In fact, some online intellectuals have already revealed their knowledge and moral standards to be far from watertight. In October 2016, for example, civil rights commentator Yao Bo — better known by his Weibo account name, Wuyuesanren, which has over 2 million followers — posted: “As a middle-aged man with a certain degree of experience and wealth, I truly believe that I can date any good-looking girl I like.” Yet such misogynistic remarks are hardly in keeping with the brand of gender equality he claims to espouse.

At around the same time, a photo circulated online in which a student was shown apparently prostrating himself before renowned novelist Zheng Shiping, better known by his nom de plume, “Yefu.” Zheng, who has always professed to be liberal-minded, attempted to brush off the incident, saying: “I am a liberal, but I am also a cultural conservationist.” For the kowtowing student at his feet, however, such a statement likely had a contradictory ring to it.

Second, many established public intellectuals have yet to find the most efficient way of communicating with China’s most active internet users. Unaware of the generation gap between them and their web-savvy followers, their online behavior can sometimes prove provocative for social media users.

From the outset, public intellectuals failed to grasp the nature of opposition voices on the internet. Instead, they derided them with the term wumaodang, or “fifty-cent party,” likening them to the Chinese government’s hired forum posters who allegedly earn 0.5 yuan ($0.07) for each pro-government comment. Internet patriots, predictably, found such a moniker insulting.

Despite realizing that not all online patriots are hired guns, public intellectuals continue to treat them with contempt. In 2016, the term “little pinko” began to be used against vociferously nationalist online groups. The term was co-opted by some academics, who even went on to sneer at patriots for being “ignorant little girls.” The irony of the liberal literati class resorting to such misogynistic mudslinging was not lost on the pinkos themselves.

What established intellectuals did not recognize is that by lowering themselves to the point of merely labeling those who hold opposing views, they polarized the debate and focused attention away from the real issues. In addition, intellectuals left themselves, in turn, at risk of being labeled. This is exactly what happened, as the word gongzhi has since been commandeered by online patriots as a term of abuse.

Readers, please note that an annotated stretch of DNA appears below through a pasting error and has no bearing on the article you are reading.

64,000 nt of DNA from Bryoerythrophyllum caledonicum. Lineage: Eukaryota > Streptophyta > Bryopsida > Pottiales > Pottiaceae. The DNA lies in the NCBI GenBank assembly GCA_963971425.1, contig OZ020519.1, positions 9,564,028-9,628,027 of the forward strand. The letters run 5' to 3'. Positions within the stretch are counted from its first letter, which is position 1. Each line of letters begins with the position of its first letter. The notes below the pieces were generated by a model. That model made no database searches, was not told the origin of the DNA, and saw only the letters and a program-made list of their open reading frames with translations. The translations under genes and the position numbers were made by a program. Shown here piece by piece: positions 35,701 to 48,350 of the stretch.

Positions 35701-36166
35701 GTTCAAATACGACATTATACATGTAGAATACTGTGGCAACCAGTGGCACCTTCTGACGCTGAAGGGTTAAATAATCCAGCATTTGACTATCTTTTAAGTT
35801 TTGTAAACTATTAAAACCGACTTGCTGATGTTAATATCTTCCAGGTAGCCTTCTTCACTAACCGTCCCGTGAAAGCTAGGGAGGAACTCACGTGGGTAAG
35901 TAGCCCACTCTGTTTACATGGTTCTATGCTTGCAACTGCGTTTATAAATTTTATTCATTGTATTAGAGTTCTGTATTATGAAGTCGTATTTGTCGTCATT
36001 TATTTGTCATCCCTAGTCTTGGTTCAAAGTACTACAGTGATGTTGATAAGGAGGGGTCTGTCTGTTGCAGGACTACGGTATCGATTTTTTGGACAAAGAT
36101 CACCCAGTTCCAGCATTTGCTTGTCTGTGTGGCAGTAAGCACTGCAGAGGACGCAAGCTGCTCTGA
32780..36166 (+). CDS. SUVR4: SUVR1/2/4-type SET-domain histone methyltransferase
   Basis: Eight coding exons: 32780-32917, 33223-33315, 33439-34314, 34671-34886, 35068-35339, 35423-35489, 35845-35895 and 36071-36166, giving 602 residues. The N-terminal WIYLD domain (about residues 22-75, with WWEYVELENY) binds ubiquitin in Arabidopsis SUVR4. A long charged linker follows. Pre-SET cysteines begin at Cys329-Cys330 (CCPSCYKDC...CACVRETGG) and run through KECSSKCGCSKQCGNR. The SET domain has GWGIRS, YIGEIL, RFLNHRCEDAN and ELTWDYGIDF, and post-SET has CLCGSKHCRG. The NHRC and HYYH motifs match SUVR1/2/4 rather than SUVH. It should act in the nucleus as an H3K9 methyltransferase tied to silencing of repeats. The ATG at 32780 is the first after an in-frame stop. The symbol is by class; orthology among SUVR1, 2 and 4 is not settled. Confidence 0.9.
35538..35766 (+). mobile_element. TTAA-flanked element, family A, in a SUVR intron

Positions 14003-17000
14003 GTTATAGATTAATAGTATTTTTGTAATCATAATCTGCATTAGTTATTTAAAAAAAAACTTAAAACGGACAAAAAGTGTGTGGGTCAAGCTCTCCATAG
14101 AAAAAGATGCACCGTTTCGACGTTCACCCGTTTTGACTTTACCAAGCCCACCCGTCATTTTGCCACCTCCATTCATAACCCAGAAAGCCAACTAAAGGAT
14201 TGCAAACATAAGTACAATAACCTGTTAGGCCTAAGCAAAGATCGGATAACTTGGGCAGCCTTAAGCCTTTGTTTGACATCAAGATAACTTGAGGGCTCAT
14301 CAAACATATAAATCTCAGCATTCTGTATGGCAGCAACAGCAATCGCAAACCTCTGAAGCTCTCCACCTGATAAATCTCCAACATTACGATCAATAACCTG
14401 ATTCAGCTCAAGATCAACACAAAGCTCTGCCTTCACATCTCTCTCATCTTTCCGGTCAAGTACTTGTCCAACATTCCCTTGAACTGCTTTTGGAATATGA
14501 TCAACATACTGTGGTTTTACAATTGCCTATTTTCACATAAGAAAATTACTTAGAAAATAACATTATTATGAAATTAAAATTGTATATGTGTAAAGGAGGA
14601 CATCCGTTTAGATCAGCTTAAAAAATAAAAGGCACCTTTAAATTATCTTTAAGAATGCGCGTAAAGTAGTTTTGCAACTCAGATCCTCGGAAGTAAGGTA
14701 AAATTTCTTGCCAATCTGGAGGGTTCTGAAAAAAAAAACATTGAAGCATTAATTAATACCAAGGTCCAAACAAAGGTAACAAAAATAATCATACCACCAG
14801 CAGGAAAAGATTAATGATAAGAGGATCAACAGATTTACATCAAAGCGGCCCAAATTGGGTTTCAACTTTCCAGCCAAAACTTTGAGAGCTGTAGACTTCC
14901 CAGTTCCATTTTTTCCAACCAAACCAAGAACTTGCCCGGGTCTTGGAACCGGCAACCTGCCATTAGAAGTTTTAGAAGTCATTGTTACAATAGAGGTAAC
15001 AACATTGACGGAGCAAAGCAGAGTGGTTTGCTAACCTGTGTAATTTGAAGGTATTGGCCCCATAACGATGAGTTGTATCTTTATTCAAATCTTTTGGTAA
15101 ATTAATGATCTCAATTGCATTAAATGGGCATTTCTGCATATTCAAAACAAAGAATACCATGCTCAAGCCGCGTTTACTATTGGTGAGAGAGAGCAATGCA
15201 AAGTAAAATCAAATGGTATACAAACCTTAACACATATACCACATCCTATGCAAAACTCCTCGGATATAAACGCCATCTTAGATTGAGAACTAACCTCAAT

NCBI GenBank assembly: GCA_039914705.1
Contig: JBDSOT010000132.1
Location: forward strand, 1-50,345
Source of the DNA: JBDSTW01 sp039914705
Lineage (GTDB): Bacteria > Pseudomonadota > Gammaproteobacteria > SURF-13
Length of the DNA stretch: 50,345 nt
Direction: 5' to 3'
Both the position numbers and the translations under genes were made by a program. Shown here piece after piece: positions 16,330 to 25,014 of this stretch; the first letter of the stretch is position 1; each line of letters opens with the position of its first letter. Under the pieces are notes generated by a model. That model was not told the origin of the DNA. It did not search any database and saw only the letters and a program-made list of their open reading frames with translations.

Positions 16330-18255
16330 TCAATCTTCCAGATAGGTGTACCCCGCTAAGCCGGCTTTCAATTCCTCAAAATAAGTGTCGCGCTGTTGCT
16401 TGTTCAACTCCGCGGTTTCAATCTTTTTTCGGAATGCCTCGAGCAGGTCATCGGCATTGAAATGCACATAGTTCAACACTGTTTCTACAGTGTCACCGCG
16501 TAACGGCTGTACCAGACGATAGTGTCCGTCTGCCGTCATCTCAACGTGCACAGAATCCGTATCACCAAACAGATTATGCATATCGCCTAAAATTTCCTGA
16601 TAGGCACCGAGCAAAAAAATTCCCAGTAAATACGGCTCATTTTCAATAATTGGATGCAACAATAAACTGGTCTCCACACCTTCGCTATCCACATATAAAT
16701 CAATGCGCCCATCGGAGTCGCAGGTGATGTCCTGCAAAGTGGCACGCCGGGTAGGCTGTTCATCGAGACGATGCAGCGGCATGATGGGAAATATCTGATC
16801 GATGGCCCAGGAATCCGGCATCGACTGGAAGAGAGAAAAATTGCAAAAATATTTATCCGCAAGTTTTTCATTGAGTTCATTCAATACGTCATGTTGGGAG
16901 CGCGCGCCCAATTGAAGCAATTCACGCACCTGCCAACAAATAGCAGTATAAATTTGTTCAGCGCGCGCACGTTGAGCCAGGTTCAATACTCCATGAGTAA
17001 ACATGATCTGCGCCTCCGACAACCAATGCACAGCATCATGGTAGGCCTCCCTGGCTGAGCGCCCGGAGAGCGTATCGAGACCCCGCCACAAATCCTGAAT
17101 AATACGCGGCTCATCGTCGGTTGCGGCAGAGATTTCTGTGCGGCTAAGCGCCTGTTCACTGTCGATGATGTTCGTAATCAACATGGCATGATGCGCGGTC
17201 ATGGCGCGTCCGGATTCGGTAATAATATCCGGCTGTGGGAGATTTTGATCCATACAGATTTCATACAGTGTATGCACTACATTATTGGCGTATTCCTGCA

Today’s internet users often express distaste at the manner in which established public intellectuals broadcast their ideas. To the younger generation, an irrepressible aura of elitism shrouds those who use the web to preach a condescending discourse more suited to the ’80s than today. Far from winning the respect of young netizens, such loftiness is, in their minds, merely worthy of mockery.

Creaking under a tirade of resentful invective, online discourse today is rarely strong enough to support reasonable debate for very long. What is at play here is a power struggle between so-called establishment intellectuals driven by an obsolete form of idealism and new groups of well-coordinated, vociferous internet commentators unwilling to tolerate any anti-patriotic sentiment. Established public intellectuals should understand that by contributing to the polarization of public discussion, they are pushing young people to think in extreme terms. Surely the most liberal approach would be for intellectuals to assert themselves in more nuanced language, putting forth their arguments in patient, polite, and tolerant terms.

The News Lens has been authorized to repost this article. The piece was first published on Sixth Tone here. Sixth Tone covers trending topics, in-depth features, and illuminating commentary from the perspectives of those most intimately involved in the issues affecting China today. It belongs to the state-funded Shanghai United Media Group.

Editor: Olivia Yang

Looking for More?
More『Voices』Articles More『Society』Articles More『Wu Haiyun』Articles
Loader

Are you over 18?

  • I'm over 18.
  • I'm under 18.